Fatigued employees were identified as potential burnout cases if they met operational research criteria for burnout based on the Maslach Burnout Inventory–General Survey (MBI-GS). The MBI-GS contains three subscales that cover relevant aspects of burnout: exhaustion (ex), professional efficacy (pe), and cynicism (cy).26 A clinically derived cut off point for burnout—determined from data from the Maastricht Cohort Study—was used, based on the following criteria: ex > 2.78 and pe < 3.55 or cy > 1.75 indicating potential burnout caseness.32
To test differences between groups, a series of analysis of covariance (ANCOVA) was performed. ANCOVA was used as a statistical matching procedure to adjust group means to what they would be if all subjects scored equally on the covariates of choice.33 Since it is essential to select a small number of covariates to prevent reduction of power, a limited number of demographic variables were considered as potential covariates. Thus, “age” and “sex” were included as covariates in the analysis. The assumptions of the ANCOVA model (normality of sampling distributions, homogeneity of variance, reliability of covariates, absence of multicollinearity between covariates, linearity, absence of outliers, homogeneity of regression) were evaluated before each analysis. If Levene’s test for equality of error variances was significant, the alpha was adjusted to 0.01. After evaluation of the main effect, pairwise comparisons between adjusted means were performed. Because of the large number of comparisons, the alpha was adjusted using the Bonferonni method.
Absence of statistically significant differences does not imply clinical comparability or equivalence. Therefore, equivalence of means was assessed by evaluation of the confidence interval (CI) for the true difference between adjusted group means.34 First, for every measure a clinically relevant difference (Δ) was determined based on clinical reasoning of experts.34 A range of equivalence was then predefined by setting up an interval that corresponds to a difference of no clinical importance, ranging from −Δ to +Δ. Clinically relevant differences and ranges of equivalence were defined for the following instruments: CIS (Δ5), SF-36 (Δ10), actometer (Δ10), self efficacy (Δ3), psychological attributions (Δ2.5), somatic attributions (Δ2), BDI (Δ5), and SCL-90 (Δ30). If the CI for the true difference lied entirely between −Δ and +Δ, equivalence was assumed.
Table 1 presents demographic and study variables of the 151 fatigued employees and the reference group of CFS patients. In both groups, the average duration of fatigue complaints was relatively long (fatigued employees 27.4 months, CFS patients 62 months). Among fatigued employees, the average score for physical functioning was below the cut off point (60 or lower) for functional impairment. Fatigued employees had high scores on exhaustion and cynicism, but also on professional efficacy.
Table 2 presents adjusted group means of fatigued employees who did not meet CFS criteria, stratified according to burnout (non-CFS-like employees, groups 1 and 2), fatigued employees who met CFS criteria, stratified according to burnout (CFS-like employees, groups 3 and 4), and diagnosed CFS patients who were absent from work on (long term) sick leave (group 5).
How many fatigued employees on sick leave met operational research criteria for CFS and burnout?
In total 66 (43.7%) fatigued employees fulfilled criteria for CFS and 76 (50.3%) fatigued employees fulfilled criteria for burnout. CFS-like employees were as likely to be a burnout case as non-CFS-like employees.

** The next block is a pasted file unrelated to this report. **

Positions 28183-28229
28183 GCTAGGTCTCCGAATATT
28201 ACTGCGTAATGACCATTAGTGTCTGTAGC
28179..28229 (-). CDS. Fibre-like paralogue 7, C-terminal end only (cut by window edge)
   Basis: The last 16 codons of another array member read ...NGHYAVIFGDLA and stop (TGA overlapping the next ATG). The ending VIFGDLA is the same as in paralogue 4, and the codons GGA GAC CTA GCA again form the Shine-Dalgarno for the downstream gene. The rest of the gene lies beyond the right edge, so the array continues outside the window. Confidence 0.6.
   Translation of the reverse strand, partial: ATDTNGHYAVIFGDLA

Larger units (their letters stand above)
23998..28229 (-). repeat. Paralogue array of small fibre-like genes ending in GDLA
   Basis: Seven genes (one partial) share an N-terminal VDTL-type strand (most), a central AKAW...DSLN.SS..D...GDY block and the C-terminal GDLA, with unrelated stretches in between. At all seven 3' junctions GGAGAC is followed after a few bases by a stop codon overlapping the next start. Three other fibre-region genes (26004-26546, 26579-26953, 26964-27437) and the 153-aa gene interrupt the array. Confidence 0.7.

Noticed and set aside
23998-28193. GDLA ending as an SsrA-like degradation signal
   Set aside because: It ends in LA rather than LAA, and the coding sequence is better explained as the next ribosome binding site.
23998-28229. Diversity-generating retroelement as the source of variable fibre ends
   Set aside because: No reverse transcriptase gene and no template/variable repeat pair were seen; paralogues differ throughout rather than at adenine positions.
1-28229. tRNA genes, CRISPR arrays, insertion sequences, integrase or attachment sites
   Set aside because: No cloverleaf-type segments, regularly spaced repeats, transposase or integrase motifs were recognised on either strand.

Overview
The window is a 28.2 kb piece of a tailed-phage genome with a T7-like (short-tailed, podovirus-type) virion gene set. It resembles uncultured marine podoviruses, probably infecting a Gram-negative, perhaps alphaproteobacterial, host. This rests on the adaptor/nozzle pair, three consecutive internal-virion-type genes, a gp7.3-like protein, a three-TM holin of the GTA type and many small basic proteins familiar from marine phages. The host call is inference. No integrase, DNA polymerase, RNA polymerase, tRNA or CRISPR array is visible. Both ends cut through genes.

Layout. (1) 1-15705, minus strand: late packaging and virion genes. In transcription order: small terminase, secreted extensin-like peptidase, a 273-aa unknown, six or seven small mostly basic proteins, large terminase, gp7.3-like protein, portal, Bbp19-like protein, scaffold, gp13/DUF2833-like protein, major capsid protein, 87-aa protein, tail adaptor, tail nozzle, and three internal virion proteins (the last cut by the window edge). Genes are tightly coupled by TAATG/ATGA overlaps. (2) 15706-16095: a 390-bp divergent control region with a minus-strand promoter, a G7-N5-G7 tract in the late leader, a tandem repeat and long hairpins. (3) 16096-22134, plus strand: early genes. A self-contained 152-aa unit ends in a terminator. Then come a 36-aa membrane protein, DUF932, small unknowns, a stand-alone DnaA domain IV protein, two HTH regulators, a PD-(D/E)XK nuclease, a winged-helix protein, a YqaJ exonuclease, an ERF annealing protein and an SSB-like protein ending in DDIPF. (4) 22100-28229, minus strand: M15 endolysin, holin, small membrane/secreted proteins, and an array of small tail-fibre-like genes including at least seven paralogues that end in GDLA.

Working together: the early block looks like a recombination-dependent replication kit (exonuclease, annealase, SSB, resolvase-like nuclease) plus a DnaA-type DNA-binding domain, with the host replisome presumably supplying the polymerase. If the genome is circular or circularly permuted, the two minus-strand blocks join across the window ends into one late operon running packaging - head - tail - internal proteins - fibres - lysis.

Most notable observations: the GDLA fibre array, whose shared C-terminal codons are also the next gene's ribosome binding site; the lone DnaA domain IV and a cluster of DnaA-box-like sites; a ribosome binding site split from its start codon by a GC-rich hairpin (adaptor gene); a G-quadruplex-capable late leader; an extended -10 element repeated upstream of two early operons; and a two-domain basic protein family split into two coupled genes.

Did fatigued employees on sick leave who met CFS criteria differ from those who did not meet CFS criteria?
Since CFS-like employees and non-CFS-like employees were divided based on fatigue, duration of fatigue complaints, and physical functioning, differences between these groups on these variables were not tested. In both CFS-like employees and non-CFS-like employees, differences in fatigue (group means: (1) = 47.2; (2) = 47.0; (3) = 51.8; (4) = 50.2), duration of complaints (group means: (1) = 23.8; (2) = 18.8; (3) = 38.5; (4) = 25.9), and physical functioning (group means: (1) = 78.3; (2) = 71.9; (3) = 42.6; (4) = 37.9) between burnout cases and non-burnout cases (group 1 v 2, group 3 v 4) were not significant (not in table). In fact, some group means were assumed to be equivalent for burnout cases and non-burnout cases (fatigue, groups 1 and 2; physical functioning, groups 1 and 2, 3 and 4).
Differences emerged in causal attributions: burnt out non-CFS-like employees (group 1) had stronger psychological attributions than the non-burnout cases among CFS-like and non-CFS-like employees (groups 2 and 4), while CFS-like employees had stronger somatic attributions than non-CFS-like employees, regardless of burnout status. In addition, equivalence of psychological attributions scores was assumed between the two burnout groups (1 and 3) and between the two non-burnout groups (2 and 4), although this finding is counteracted by the equivalence between groups 2 and 3. Finally, burnt out CFS-like employees (group 3) were significantly more depressed and psychologically distressed than non-burnt out CFS-like employees (group 4).
There were no significant differences in self efficacy and physical activity, between CFS-like employees and non-CFS-like employees nor between burnout cases and non-burnout cases.
Did fatigued employees on sick leave who met CFS criteria differ from diagnosed CFS patients on sick leave?
Fatigue did not differ in CFS-like employees and CFS patients on sick leave (group means: (3) = 51.8; (4) = 50.2; (5) = 52.8): burnt out CFS-like employees (group 3) even had fatigue scores equivalent to those of CFS patients (not in table). CFS patients did have a longer duration of fatigue complaints than CFS-like employees (group means in months: (3) = 38.5; (4) = 25.9; (5) = 64.1), but the difference only reached significance between non-burnt out CFS-like employees (group 4) and CFS patients (not in table).